In Neo-Babylon, Draken’s commercial hub, through which all global e-commerce will soon be routed, is nearing completion. Gulden’s Temple of the World is almost finished too. It’s comical to us who know these demonically empowered megalomaniacs for who and what they really are; we find it hilarious to watch the current pope bowing and scraping before Gulden in the same manner he had always expected everyone else to bow and grovel before him. Although they work closely together because the RCC is still very much front and center in the new global religion, it’s plain as day to us believers that both men hate each other’s guts.
In Jerusalem, the two witnesses never seem to tire. They stand on the Temple steps and cry aloud day and night, quoting scripture regarding Jesus Christ being Israel’s Messiah. No one dares to mess with them. After the first instance of immolation in May, Draken tried sniper fire and had even ordered an RPG to be launched at the two men. The two witnesses didn’t even break stride. The sniper spontaneously combusted where he was hidden; and the one who launched the RPG? Well, the grenade went straight back and took him out. So Moshe and Elias keep right on preaching, and so far, none have dared try anything again.
Journal Entry: Tuesday, October 13, 2020
Things in Norrisville are winding down. Mitch, Trail, Will, and I have been busy getting our last loads of goods: Mitch’s computer stuff, and the few things left from the clinic ready to be hauled up to Yellow Top. It’s a surreal paradox to be hauling 21st-century technology in a 19th century mule-driven cart.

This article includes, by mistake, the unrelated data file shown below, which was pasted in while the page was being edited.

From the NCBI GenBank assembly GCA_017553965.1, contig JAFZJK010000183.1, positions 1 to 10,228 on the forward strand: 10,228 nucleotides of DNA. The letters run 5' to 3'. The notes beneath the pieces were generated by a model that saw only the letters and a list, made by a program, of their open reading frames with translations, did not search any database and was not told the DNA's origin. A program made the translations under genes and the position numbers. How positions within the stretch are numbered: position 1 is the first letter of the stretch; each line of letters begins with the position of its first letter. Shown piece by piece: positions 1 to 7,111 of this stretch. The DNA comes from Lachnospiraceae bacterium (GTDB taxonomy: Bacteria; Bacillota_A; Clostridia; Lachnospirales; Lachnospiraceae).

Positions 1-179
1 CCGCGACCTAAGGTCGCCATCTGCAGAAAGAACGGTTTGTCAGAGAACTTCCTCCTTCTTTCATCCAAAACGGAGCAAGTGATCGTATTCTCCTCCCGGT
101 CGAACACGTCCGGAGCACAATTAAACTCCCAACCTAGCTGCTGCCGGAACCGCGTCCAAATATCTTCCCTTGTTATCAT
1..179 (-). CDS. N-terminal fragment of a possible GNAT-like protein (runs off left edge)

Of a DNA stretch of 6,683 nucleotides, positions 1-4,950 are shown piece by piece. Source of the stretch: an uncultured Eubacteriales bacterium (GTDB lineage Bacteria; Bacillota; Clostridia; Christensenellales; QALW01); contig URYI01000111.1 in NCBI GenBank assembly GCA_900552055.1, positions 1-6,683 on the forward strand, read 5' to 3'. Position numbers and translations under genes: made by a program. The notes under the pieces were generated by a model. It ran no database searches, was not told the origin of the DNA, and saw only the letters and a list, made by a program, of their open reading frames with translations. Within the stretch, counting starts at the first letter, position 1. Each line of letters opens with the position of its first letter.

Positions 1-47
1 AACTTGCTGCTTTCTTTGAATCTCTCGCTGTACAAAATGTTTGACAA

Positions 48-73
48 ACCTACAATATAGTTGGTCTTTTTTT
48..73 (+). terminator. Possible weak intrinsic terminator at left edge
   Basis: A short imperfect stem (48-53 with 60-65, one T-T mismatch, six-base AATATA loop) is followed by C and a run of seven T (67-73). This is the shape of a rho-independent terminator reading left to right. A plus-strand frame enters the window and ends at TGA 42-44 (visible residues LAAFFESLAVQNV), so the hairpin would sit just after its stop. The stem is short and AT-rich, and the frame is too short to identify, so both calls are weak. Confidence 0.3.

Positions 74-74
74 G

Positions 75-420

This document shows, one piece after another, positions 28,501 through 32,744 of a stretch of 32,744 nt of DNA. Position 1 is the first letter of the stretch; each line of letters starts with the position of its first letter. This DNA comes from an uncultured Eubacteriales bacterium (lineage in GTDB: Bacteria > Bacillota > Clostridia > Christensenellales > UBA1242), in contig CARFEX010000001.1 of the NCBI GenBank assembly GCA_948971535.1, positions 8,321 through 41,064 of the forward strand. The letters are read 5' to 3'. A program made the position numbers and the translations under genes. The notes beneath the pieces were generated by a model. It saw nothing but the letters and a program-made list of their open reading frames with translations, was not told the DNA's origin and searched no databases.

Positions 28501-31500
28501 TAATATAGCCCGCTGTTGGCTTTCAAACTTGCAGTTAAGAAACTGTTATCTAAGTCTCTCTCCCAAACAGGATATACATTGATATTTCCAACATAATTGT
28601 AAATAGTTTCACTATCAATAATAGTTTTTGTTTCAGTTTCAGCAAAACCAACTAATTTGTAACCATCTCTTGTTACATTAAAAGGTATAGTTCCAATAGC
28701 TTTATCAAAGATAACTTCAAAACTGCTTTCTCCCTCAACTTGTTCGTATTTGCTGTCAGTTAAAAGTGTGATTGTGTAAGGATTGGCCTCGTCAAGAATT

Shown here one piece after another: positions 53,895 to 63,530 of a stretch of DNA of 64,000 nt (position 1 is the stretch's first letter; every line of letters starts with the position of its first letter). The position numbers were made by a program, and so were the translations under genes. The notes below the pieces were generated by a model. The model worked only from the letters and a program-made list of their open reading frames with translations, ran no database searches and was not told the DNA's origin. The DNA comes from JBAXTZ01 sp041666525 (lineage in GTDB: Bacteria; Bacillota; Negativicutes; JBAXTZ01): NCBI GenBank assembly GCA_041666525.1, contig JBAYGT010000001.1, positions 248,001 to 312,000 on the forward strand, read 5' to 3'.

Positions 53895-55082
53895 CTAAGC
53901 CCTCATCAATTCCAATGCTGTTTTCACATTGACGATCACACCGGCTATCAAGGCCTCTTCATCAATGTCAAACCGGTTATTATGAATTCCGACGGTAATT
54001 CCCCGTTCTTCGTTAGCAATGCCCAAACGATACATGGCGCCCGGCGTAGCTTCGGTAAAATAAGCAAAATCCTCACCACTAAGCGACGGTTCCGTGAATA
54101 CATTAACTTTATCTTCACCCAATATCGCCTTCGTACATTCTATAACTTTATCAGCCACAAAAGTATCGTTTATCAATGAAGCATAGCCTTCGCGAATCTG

Will is torn about what to do about the Church. He’s still trying to hold Sunday services, but almost no one is coming now; and since August, we’ve cut the town meetings altogether.
The guys and I, along with Chief Little-John, rode our bikes back up to Yellow Top and stayed a few days cutting firewood at our place and his, stacking mine into the shop at the cabin to be ready when the cold weather comes. God has been gracious in that, so far, the sixth seal has not yet been broken. We’ve gathered all the crops, and Izzy and the girls have worked tirelessly canning, drying, and preserving our food. Some of the corn we’ve kept to let dry so we can grind to make cornmeal. With so many already gone, our portions are more than we expected. Our supplies of flour, shortening, and salt are limited – particularly salt, so Izzy has been keeping back as much as she can. Sugar has been gone, although thanks to Izzy, we have plenty of molasses, and about 8 quarts of sourwood honey.
We’ve been worried about the animals at the farm: Balaam the mule, Flossie, Amos’ milk cow, and his chickens in particular. At one of the last town meetings, we divided Amos’ flock of hens among those who were interested in getting some. Out of Amos’ flock of 25, our household got 15 good laying hens. The others were divided up among Jet Reese and a family who planned on staying and wanted a few of them. The Ritter household took five hens, all they wanted, and Jet Reese kept 5 hens to stay at the farm with him.